MARTAPURA – At the private jetty of a hotel-by-the river in Banjarmasin, South Kalimantan, a klotok or wooden motorboat awaited passengers to take them on a tour of the bustling Lok Baintan floating market in the province’s district of Banjar. The boat, with a low roof enabling people to sit atop it, could accommodate 30 passengers.
Once all the passengers hopped onto the boat, the skipper, Rudi, moved his boat slowly toward the Lok Baintan floating market, which would take a distance of 1.5 hours to reach. There is also a shorter route, about an hour long, from the Soto Bang Amat, a chicken soup eatery on Banua Anyar Street.
Rudi reminded his passengers to be ready latest by 5.30 a.m. as the traders usually leave the market by around 8 a.m. because the water current makes it difficult for them to stay on at the location.
“But don’t worry, we still have time. You won’t be late,” he assured them
Along the way to the market, visitors caught a glimpse of the daily lives of people living on the Martapura river bank, with its stilt houses, fish cages, women doing their laundry, and children bathing in the river, as the sun rose in the background. Some rickety floating houses could also be spotted along the river.
Rudi slowed his boat as he approached the market. Some traders, most of them female, rowed their jukung or canoes hurriedly toward the boat.
Within seconds, Rudi’s boat was surrounded by traders selling various goods, from local fruits, traditional cake and yellow rice wrapped in banana leaves to coffee, sarongs, t-shirt, and dried fish displayed in woven baskets.
Apart from experiencing shopping while floating on the water, tourists also have the option to hop onto the rowboats of the traders for free and experience canoeing along with them.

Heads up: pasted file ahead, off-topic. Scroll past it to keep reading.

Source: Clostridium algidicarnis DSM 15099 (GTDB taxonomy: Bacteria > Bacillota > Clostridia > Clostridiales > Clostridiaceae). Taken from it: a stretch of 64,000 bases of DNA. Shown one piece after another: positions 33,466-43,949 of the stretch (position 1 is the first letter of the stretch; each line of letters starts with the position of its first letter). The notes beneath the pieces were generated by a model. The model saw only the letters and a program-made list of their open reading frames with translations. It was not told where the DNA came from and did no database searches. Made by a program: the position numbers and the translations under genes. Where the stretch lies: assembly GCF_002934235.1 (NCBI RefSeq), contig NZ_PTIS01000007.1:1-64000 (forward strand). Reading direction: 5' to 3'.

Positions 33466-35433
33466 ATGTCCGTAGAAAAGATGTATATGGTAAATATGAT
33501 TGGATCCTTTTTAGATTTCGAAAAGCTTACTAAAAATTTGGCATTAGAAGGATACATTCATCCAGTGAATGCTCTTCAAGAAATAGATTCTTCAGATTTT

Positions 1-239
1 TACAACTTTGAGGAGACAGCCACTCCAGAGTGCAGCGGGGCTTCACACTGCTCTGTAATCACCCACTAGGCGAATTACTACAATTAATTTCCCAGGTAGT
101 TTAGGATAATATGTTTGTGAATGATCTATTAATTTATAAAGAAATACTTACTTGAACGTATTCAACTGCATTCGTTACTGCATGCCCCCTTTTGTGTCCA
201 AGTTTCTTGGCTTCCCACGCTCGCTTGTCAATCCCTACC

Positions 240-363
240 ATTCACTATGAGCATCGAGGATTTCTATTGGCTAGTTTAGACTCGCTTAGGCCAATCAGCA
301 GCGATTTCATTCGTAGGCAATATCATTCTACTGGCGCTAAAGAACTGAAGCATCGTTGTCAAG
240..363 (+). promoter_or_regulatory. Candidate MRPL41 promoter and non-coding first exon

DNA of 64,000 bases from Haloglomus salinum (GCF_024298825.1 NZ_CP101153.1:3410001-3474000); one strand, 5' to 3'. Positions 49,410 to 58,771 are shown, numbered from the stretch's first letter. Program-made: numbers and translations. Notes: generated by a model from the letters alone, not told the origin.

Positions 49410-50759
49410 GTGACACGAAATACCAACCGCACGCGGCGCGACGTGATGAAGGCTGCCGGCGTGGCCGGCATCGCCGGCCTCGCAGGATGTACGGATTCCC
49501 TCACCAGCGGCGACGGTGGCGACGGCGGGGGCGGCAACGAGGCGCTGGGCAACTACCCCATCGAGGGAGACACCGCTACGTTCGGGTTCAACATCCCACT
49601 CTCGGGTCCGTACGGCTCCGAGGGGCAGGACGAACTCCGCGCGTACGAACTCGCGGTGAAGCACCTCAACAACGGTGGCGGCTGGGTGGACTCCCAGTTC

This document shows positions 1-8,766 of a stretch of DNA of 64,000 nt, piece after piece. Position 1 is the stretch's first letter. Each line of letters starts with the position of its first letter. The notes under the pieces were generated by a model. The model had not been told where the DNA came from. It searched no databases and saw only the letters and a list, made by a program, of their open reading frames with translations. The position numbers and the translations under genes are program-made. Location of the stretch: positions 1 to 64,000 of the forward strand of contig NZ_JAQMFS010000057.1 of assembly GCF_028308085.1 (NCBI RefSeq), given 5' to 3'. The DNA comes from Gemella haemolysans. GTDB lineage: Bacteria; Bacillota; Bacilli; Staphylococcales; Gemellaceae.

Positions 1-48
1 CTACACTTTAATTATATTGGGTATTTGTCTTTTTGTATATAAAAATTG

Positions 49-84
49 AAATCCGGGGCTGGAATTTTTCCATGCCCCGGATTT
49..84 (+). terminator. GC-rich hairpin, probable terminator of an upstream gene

“It is cool. I did not know about the floating market here in Banjarmasin. It is different from the one in Thailand; it is unique,” a Malaysian tourist, Datuk Zakaria Wahab, said.
Some traders sold their goods using rhymes to entertain passengers and lure them into buying their wares. It worked with Wahab and his friend.
While he bought some fruits and sarongs, his Malaysian friend, Sabarudin Sabri, grabbed a cup of coffee and traditional cakes.
Life on the river
The Lok Baintan floating market depicts the daily river-based life of Banjarmasin, a city nicknamed the thousand-river city.
There are two floating markets in Banjarmasin. Another floating market is situated in the Kuin River in Banjarmasin City. However, this market has almost been abandoned by traders as they prefer to sell their goods on land.
The floating market in Banjarmasin has been in existence since the 14th century, and was developed further during the Banjar Sultanate in the early 16th century.
In the past, the river was the artery of transportation in Banjarmasin. Situated at the meeting point of the Martapura watercourses, the floating market allowed people to barter their daily requirements such as vegetables, eggs, rice, and many other goods.
But the barter system was already abandoned as people nowadays need money.
“We need cash to pay our electricity bills, and our kids need to go to school,” a trader, Rubiah, who sells traditional cakes and coffee in the market, said.
And this cash from the vendors was collected using the tip of the paddle in the past, a practice, which Rubiah said, has now been abandoned.
In a bid to preserve the iconic floating market experience, the government of Banjarmasin has established another floating market at Siring in the city center of Banjarmasin.
Here, traders will tie their canoes at the dock and buyers do not have to board a boat to reach them and buy the goods.
The trading will simply be conducted at the dock with the traders sitting on the canoe. This market will only open on Saturdays and Sunday mornings.
Another floating market has also opened in Kuin Alalak since January 2020 to revive the original Muara Kuin floating market.